The new front office led by vice president Arturas Karnisovas and general manager Marc Eversley has met with multiple "key" players who "ripped" the coach, per Joe Cowley of the Chicago Sun-Times.
Cowley noted both the players and Boylen have been advised not to publicly comment on the situation.
It shouldn't be too surprising to hear some players want Boylen out. Already this season there have been multiple instances of frustration and disconnect between the coach and his roster.
In November, guard Zach LaVine bemoaned the lack of trust he was receiving from Boylen to Yahoo Sports' Vincent Goodwill and explained he didn't know if the relationship could be repaired.
"I'm trying my best [to trust him], I'll say that," LaVine said. "I'm playing my minutes and trying to do the best I can do. It's tough, especially when you're in a rut. If he doesn't trust me, it's hard to trust someone who doesn't trust you."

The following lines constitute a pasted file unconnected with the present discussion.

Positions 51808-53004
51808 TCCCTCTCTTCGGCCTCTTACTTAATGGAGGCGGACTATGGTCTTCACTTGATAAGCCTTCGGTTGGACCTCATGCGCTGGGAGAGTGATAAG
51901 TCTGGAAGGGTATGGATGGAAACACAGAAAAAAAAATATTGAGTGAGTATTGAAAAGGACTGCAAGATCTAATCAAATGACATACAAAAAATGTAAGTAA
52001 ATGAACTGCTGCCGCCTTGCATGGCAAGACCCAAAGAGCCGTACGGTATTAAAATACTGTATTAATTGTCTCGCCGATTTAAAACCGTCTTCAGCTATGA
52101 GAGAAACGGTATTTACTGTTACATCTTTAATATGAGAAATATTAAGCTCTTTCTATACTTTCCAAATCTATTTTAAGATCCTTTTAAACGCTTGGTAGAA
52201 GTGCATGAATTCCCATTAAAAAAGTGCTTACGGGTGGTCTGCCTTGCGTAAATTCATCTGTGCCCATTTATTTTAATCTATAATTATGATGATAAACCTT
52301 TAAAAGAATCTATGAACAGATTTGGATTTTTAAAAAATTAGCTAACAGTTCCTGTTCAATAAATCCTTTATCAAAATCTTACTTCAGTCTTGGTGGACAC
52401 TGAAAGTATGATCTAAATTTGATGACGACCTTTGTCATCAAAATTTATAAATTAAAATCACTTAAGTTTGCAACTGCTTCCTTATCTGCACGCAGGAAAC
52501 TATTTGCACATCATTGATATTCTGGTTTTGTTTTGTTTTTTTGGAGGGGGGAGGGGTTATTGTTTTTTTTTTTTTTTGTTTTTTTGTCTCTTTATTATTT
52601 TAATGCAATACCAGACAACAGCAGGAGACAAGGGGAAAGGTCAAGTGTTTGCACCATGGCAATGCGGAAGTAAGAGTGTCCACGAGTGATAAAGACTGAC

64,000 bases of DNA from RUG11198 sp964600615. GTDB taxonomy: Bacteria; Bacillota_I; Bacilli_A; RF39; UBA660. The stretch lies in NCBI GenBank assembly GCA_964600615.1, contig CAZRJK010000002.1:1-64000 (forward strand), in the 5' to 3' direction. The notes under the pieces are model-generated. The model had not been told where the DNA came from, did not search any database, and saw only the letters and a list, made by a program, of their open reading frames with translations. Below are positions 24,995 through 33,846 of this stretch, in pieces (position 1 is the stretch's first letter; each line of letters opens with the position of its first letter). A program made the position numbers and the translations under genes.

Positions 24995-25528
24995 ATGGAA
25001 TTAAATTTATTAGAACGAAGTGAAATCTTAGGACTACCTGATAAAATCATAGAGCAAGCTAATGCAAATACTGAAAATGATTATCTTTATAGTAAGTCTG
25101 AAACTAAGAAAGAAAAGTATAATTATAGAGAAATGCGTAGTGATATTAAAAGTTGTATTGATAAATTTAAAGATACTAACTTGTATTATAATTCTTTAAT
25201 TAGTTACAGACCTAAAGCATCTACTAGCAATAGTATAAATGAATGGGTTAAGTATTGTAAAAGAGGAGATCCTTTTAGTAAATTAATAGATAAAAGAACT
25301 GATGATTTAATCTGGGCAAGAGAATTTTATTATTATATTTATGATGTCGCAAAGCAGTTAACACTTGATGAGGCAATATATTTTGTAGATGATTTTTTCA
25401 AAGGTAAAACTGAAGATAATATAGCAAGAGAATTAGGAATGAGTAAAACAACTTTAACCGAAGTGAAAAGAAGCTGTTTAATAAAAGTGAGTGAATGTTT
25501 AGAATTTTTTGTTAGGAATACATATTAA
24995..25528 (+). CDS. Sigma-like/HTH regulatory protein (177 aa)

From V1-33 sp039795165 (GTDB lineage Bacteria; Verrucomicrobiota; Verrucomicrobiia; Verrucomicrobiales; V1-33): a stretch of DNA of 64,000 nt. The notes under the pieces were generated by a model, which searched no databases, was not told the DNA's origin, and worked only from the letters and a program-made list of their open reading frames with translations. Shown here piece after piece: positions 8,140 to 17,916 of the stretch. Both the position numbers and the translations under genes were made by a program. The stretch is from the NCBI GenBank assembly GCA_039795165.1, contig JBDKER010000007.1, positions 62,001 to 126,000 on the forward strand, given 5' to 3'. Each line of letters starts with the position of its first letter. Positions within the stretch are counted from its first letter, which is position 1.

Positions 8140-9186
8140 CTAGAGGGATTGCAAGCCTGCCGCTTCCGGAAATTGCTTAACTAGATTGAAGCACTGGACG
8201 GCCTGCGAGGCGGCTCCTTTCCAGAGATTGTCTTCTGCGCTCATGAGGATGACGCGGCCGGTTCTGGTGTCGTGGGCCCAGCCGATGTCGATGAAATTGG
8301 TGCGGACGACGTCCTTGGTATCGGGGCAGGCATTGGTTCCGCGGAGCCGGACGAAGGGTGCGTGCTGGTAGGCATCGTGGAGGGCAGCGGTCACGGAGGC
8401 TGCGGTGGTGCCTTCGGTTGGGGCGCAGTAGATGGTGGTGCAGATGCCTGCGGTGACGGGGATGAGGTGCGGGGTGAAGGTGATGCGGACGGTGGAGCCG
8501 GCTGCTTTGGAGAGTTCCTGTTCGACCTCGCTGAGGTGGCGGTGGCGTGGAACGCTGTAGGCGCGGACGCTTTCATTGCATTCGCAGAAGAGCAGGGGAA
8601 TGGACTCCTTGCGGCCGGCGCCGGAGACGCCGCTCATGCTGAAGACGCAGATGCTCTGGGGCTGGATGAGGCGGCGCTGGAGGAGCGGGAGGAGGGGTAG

Tension continued to build during the season as LaVine was seen distressed over Boylen's penchant for calling timeouts late in blowout losses as well as benching the guard at various points when he was heating up.
It's been like this since Boylen took over as interim coach for Fred Hoiberg. In his first week running the team, a few Bulls reached out to their union for help over what Goodwill says players called "extreme tactics":
"Boylen held three two-and-a-half-hour practices in his first week that included extra wind sprints and players doing military-style pushups. Calling for another lengthy practice after the back-to-back led to a near-mutiny and caused the players to reach out to the union, sources said."
The coach said he was working on the types of fundamentals the front office asked him to develop at the time he took over. Now that regime is gone and Boylen's 39-84 has even fewer defenders.
If Karnisovas and Eversley decided to keep retain him, it'll count as one of Boylen's biggest victories yet.